Fifteen miles from Waikiki, on Oahu's windward shore, I wake to the cooing of doves and the whisper of trade winds outside my bedroom window. Nearby, a ribbon of palm-fringed beach stretches two miles, with white sand, aquamarine water and lush green mountains as a backdrop. The temperature of both air and water hover in the low 80s. There are no crowds.
This is Kailua. It is all that visitors to Hawaii dream of, but often fail to find.
Kailua -- not to be confused with the resort community of Kailua-Kona on Hawaii's Big Island -- is just a 40-minute drive from tourist-clogged Waikiki, yet it is a no-show on most tourist itineraries. And that's what has saved it.
Crossing the Koolau Mountains via the Pali Highway takes you to a world reminiscent of Hawaii's smaller islands -- more rural, set apart from the tourist world and relatively self-contained.
People in Kailua are genuinely friendly. They greet you with a smile as you walk the beach in the morning, and the merchants don't see you as a human dollar sign.
But Kailua's location is a large part of the appeal, too. Situated on a sandbar formed perhaps 6,000 years ago, the town is nestled between Kailua Bay to the northeast and Kawainui Marsh on the southwest. Beyond the marsh looms the Koolau Range, the remnant of an ancient volcanic caldera, rising precipitously as a serrated green wall from sea level to more than 3,000 feet. The trade winds provide natural air conditioning, meaning that when summertime temperatures hit 89 degrees in Waikiki, it is probably closer to 83 in Kailua.
I discovered Kailua by accident when I first visited Hawaii about 30 years ago. I had come to Oahu with some reluctance, imagining the entire island as a giant Waikiki, all crowded beaches flanked by huge hotels. Fortunately, I didn't have to stay in a hotel but instead bunked with friends living on the other side of Oahu, some 15 miles from the tourist hordes. That was Kailua.
The town is not exactly an architect's dream, but it is compact and relatively uncluttered. The small downtown has a department store, movie theaters, restaurants, shops, a couple of shave-ice stands and (of course) a Starbucks. There are no hotels in or near the town, but there are lots of short-term rental cottages and a thriving bed-and-breakfast industry.
Kailua's best-known attractions are the more than four miles of Kailua and Lanikai beaches, each of which has recently been "ranked" as America's best. Who am I to argue?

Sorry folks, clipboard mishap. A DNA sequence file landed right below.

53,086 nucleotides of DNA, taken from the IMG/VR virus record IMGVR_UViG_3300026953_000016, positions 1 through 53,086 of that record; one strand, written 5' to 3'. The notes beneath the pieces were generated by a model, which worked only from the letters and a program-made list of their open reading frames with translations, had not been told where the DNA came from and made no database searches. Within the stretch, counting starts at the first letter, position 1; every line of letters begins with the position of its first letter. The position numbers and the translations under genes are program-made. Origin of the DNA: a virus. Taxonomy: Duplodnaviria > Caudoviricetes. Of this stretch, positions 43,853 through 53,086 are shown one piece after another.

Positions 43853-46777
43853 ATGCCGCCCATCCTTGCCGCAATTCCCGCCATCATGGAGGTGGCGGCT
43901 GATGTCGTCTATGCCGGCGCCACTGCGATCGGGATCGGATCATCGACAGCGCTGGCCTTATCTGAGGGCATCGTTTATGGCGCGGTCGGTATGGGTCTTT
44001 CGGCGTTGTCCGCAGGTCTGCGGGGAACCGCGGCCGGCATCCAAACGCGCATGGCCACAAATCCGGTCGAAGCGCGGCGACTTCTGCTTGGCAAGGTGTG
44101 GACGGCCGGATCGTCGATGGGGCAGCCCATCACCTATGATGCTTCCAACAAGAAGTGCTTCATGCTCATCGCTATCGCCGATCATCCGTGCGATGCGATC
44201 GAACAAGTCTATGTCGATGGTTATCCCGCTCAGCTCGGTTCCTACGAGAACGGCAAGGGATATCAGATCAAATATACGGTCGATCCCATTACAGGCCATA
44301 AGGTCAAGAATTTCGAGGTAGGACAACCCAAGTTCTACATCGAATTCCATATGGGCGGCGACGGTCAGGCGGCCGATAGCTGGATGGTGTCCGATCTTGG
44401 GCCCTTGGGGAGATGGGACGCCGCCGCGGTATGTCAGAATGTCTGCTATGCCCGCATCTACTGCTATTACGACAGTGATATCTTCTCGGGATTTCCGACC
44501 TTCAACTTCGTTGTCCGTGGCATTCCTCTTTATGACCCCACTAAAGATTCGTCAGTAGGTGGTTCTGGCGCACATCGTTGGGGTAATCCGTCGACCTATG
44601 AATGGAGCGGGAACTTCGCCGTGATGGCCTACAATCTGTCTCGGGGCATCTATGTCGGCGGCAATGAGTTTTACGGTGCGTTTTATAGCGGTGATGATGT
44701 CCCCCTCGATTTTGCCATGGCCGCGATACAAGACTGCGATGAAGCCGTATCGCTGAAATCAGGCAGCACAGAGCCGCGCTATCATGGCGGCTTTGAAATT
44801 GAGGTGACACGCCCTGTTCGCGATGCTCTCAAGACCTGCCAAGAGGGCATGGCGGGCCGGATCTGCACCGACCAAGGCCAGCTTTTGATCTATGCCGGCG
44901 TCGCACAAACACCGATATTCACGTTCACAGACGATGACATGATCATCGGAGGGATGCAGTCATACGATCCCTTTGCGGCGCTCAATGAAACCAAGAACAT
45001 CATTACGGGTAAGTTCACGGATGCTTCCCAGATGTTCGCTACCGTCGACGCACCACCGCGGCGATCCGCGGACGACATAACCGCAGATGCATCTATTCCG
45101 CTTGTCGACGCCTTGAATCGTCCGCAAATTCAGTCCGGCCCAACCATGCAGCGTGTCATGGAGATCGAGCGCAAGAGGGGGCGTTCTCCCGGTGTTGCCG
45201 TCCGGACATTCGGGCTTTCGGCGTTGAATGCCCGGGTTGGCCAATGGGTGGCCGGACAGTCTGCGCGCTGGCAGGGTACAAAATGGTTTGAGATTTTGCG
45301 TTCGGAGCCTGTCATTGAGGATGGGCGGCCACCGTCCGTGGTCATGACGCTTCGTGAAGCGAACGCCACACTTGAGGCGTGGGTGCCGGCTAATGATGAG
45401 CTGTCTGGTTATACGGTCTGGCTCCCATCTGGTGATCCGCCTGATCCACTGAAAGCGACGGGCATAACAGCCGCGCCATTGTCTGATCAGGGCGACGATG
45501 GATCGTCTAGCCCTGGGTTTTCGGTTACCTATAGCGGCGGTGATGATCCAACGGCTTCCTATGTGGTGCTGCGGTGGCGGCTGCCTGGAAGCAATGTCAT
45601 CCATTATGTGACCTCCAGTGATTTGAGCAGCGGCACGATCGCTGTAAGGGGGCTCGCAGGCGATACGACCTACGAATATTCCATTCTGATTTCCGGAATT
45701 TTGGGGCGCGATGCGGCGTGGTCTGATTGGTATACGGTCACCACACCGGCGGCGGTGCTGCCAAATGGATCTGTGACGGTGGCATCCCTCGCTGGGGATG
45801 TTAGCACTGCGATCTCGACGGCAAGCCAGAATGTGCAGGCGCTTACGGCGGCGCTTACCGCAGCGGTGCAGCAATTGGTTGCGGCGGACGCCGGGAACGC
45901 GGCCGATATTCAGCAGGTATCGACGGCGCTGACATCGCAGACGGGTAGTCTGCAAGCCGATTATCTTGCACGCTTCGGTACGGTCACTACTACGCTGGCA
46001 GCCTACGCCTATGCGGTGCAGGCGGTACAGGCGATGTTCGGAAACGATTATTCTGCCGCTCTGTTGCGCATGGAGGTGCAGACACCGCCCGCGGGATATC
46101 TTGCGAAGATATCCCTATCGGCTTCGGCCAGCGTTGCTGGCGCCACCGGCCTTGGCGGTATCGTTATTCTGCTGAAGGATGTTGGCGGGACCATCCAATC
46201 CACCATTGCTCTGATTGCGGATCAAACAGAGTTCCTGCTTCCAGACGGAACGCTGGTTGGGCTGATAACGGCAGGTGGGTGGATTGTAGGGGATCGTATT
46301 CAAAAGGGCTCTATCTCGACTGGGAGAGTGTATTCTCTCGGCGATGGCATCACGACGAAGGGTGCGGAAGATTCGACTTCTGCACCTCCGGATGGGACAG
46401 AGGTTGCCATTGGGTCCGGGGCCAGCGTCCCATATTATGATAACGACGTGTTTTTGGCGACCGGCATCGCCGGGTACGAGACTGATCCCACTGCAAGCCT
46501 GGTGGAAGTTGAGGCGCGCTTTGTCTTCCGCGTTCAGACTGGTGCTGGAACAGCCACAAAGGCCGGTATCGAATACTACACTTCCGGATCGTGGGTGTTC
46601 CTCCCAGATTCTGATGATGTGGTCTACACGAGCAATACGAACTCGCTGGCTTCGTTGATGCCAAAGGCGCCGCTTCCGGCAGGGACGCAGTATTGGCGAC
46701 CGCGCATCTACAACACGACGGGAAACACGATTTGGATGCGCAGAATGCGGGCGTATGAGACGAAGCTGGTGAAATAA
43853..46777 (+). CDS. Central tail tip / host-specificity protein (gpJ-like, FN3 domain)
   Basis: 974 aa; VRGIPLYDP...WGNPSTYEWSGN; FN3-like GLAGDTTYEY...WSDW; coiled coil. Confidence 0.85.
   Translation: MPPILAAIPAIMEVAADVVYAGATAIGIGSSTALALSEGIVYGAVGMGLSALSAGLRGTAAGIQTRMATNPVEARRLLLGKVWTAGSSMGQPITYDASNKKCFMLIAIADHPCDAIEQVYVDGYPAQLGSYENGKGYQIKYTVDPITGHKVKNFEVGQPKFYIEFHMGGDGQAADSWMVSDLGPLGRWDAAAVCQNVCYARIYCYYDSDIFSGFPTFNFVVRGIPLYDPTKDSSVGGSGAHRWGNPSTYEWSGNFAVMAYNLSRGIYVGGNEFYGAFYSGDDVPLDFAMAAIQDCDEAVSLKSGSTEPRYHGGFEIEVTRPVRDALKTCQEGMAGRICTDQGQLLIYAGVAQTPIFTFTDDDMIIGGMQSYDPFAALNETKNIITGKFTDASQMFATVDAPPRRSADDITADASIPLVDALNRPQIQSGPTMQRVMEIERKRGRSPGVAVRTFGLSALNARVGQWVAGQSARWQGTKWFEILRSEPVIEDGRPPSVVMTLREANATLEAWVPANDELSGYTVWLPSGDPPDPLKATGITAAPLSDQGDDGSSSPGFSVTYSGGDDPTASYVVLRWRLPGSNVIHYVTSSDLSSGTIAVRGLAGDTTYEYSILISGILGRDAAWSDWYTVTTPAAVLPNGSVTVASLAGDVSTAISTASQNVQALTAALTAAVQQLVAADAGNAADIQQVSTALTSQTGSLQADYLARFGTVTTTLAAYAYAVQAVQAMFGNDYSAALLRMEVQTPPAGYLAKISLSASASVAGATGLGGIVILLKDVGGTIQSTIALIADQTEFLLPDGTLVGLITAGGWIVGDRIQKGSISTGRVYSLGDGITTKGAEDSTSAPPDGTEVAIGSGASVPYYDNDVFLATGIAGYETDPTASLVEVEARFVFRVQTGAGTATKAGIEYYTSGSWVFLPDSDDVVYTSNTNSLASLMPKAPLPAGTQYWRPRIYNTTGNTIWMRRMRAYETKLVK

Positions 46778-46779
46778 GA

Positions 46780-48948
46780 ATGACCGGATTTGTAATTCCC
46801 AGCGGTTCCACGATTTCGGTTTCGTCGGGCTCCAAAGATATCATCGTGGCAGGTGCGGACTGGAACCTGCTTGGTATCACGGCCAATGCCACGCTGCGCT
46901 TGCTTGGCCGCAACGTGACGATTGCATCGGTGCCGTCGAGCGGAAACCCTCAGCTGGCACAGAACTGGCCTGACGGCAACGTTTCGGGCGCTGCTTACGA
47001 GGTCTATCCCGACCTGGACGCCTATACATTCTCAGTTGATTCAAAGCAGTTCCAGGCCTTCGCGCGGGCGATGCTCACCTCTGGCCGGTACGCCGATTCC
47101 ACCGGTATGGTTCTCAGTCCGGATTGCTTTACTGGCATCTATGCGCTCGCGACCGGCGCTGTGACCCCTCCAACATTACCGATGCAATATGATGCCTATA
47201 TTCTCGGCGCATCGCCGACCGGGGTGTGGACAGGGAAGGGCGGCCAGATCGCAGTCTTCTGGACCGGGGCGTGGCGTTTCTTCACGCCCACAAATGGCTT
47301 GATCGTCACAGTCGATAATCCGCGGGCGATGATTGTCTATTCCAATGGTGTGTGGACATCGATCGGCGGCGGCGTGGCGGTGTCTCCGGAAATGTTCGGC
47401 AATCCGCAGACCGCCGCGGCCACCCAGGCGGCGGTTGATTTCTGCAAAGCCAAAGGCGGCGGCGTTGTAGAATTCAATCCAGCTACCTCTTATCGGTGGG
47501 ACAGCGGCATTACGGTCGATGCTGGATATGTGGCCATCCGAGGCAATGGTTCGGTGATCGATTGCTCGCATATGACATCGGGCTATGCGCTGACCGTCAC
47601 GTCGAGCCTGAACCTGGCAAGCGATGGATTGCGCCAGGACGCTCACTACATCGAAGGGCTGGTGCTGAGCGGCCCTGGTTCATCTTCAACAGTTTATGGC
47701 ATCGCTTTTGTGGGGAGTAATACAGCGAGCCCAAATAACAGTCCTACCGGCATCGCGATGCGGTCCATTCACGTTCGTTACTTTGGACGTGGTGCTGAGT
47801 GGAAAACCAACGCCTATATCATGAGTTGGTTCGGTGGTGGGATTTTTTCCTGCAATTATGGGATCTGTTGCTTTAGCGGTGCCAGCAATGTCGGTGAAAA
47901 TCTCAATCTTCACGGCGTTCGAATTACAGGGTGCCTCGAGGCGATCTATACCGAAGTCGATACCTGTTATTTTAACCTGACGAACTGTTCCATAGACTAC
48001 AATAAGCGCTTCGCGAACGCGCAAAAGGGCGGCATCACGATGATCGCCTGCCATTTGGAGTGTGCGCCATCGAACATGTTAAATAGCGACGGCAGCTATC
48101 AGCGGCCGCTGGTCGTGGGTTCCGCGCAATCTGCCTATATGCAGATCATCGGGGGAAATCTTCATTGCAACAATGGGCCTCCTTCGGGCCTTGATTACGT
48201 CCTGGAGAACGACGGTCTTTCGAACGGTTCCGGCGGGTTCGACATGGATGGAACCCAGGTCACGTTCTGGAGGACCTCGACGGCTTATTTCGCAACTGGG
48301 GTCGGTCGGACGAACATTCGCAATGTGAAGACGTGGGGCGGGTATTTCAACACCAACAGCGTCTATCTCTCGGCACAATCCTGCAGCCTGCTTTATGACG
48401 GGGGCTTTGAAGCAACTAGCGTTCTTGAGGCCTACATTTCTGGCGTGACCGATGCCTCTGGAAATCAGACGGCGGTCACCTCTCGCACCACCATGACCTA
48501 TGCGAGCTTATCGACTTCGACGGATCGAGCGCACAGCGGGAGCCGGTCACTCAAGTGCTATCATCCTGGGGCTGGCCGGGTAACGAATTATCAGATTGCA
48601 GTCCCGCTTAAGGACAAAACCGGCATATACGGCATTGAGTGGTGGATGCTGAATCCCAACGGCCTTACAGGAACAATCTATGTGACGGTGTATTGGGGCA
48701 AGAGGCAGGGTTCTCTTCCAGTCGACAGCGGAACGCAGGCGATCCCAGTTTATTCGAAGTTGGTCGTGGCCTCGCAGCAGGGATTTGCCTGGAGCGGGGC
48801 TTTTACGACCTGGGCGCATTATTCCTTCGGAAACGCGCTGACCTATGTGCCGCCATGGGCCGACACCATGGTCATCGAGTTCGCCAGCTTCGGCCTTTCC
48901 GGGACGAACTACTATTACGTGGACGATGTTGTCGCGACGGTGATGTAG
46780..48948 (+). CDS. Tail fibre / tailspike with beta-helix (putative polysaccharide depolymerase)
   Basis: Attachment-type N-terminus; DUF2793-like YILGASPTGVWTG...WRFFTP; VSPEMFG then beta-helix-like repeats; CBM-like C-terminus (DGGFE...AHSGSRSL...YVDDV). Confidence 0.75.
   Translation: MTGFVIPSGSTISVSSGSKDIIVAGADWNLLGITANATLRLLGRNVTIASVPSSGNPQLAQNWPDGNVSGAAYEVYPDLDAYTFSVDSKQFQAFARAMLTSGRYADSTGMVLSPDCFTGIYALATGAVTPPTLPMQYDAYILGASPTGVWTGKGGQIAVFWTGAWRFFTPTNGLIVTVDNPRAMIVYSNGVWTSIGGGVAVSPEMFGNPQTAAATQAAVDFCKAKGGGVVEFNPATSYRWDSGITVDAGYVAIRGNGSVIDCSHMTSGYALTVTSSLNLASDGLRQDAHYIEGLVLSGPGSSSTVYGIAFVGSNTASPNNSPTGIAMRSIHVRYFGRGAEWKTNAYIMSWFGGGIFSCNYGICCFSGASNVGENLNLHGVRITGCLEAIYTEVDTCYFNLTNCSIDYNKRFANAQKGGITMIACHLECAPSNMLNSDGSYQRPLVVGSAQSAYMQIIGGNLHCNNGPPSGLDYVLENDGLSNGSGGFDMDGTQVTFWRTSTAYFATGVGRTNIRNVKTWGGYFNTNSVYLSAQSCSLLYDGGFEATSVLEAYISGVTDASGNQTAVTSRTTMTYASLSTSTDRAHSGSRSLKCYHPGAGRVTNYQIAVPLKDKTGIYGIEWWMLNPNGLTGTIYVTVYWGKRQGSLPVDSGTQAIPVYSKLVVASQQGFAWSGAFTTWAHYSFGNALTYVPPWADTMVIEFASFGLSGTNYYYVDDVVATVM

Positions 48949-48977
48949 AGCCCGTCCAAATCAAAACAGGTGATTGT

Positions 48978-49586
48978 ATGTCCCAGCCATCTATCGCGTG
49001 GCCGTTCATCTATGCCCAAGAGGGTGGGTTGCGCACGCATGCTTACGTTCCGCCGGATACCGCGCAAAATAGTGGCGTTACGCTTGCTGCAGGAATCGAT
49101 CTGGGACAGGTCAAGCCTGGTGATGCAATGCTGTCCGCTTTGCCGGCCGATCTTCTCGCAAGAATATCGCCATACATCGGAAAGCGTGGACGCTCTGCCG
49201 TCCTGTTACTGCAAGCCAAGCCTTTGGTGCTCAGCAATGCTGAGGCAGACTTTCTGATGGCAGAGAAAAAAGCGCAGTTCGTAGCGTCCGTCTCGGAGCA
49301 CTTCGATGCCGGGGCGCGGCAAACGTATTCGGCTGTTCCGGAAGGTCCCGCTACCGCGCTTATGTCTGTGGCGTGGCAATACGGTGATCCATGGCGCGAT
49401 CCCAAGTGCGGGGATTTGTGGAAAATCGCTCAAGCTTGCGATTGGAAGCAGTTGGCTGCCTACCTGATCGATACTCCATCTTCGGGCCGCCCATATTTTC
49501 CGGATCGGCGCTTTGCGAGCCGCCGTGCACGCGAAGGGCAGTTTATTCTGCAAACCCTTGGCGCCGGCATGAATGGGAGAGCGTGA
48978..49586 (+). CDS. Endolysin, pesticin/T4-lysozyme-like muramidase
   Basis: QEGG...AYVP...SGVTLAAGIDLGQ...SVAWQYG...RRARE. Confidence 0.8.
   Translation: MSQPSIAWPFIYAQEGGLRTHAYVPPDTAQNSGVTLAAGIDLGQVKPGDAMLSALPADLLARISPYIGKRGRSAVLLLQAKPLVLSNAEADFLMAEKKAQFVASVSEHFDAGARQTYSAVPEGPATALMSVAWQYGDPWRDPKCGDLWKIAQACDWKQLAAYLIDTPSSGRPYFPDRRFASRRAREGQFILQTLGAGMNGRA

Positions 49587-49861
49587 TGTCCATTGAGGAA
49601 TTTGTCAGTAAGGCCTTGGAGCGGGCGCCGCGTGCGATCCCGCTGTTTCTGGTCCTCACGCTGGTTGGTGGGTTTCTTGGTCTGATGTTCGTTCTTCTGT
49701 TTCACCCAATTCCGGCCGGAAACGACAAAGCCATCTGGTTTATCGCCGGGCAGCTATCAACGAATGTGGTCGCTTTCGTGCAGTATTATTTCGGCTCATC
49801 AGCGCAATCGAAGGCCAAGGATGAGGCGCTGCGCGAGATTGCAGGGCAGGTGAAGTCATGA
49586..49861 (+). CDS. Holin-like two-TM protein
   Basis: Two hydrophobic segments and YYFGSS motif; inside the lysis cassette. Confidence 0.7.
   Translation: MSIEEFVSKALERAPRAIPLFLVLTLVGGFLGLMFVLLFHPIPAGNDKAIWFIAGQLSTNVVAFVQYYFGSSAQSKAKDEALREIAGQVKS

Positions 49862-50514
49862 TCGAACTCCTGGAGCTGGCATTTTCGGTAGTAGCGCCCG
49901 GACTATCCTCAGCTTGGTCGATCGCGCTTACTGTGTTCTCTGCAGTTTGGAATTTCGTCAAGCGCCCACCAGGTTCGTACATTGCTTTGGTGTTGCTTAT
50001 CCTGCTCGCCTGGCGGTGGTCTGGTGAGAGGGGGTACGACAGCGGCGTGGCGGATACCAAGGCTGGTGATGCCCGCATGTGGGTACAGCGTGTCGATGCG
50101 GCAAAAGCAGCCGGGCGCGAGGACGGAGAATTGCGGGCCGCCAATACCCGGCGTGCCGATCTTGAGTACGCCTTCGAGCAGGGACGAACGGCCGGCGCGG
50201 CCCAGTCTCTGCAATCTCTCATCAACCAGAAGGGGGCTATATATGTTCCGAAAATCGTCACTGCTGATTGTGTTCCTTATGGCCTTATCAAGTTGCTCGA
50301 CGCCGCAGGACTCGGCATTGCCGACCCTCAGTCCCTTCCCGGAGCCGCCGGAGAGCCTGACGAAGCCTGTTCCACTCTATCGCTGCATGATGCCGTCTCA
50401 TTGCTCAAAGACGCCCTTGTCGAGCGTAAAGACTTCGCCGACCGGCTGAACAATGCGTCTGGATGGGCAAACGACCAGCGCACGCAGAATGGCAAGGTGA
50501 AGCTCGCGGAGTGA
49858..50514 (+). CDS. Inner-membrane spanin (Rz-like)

Favored by the protective reef, Kailua Bay's warm waters are generally calm, unlike those off many other island beaches, some of which face the open ocean. When the trade winds blow, which is most of the time, conditions are nearly perfect for sailing, windsurfing and kite-surfing. Waves are generally too small for board surfing, but Kailua Beach has some fine boogie board spots, and kayaking is always an option, maybe out to the offshore Mokulua Islands.
These are safe swimming beaches, but there are sharks in the bay, including hammerheads and tigers reaching upward of 18 feet. Fear not, though: They rarely come close to shore, and the last recorded attack was out near the reef in 1958. You are more likely to meet a sea turtle than Jaws, and the most dangerous beast you might encounter is an acorn-size blue Portuguese man-of-war.
Access to Kailua's -- and all of Hawaii's -- beaches is easy, especially since the state Supreme Court ruled years ago that no landowner could own the beach itself, at least below the vegetation line. The most visible point of access to Kailua Beach is at the public Kailua Beach Park, with lifeguards and shower facilities, but there are also access paths every few hundred yards for the length of both strands, off Kalaheo Drive for Kailua Beach and Mokulua Drive for Lanikai Beach.
There are plenty of land-based opportunities for fun, too, including miles of bike paths. Most of the town is flat, so you can ride the loop around Lanikai or along the levee that runs on one side of the Kawainui Marsh. Most of the town is flat. Or you can go climb a mountain. Ascending 1,643-foot Mount Olomana, about a mile from downtown Kailua, is a minor adventure. The climb starts out as a hike and gradually leads to a slightly scary scramble up a cable to the peak. At the top, there's a spectacular view of the Koolau mountains and the windward shore.
Kailua offers plenty of less demanding walks and hikes as well, if you're not up to hanging off mountains. On the bluffs behind Lanikai, you can see the World War II pillboxes set up in anticipation of a Japanese invasion. This wasn't as far-fetched an idea as it may seem: A Japanese midget submarine washed up on Lanikai Beach a few days after Pearl Harbor was bombed, and if you had been on the bluffs Dec. 7, 1941, you could have watched the Japanese bomb the Kaneohe Naval Air Station (now the Kaneohe Marine Corps Base) across Kailua Bay.
There are plenty of good restaurants in town. Ask Bill Clinton, who ate at Buzz's Steakhouse, at the entrance to Lanikai, during one of his visits here. You can also find decent Italian, California, Pacific Rim, Thai, Mexican and Moroccan places. If you're cooking in, you may get sticker shock at Hawaii supermarkets, as food is easily a third pricier than on the mainland. Just resolve to eat a little less. Or try the Thursday farmers market downtown.
As for nightlife, there's not much in Kailua -- or if there is, I can't tell you a lot about it, for I do as most locals do: Go to bed early and rise with the sun to take advantage of the beautiful days. Life is slow in Kailua, as it should be, and you will probably find your days here governed by the sun more than the clock. Stay a week, and you will wonder how those poor souls can take the crowds and costs of Waikiki. Stay a month, and you may find yourself figuring out a way to move here permanently. Just as I did.
James Dannenberg, a freelance writer and retired judge, lives in Kailua.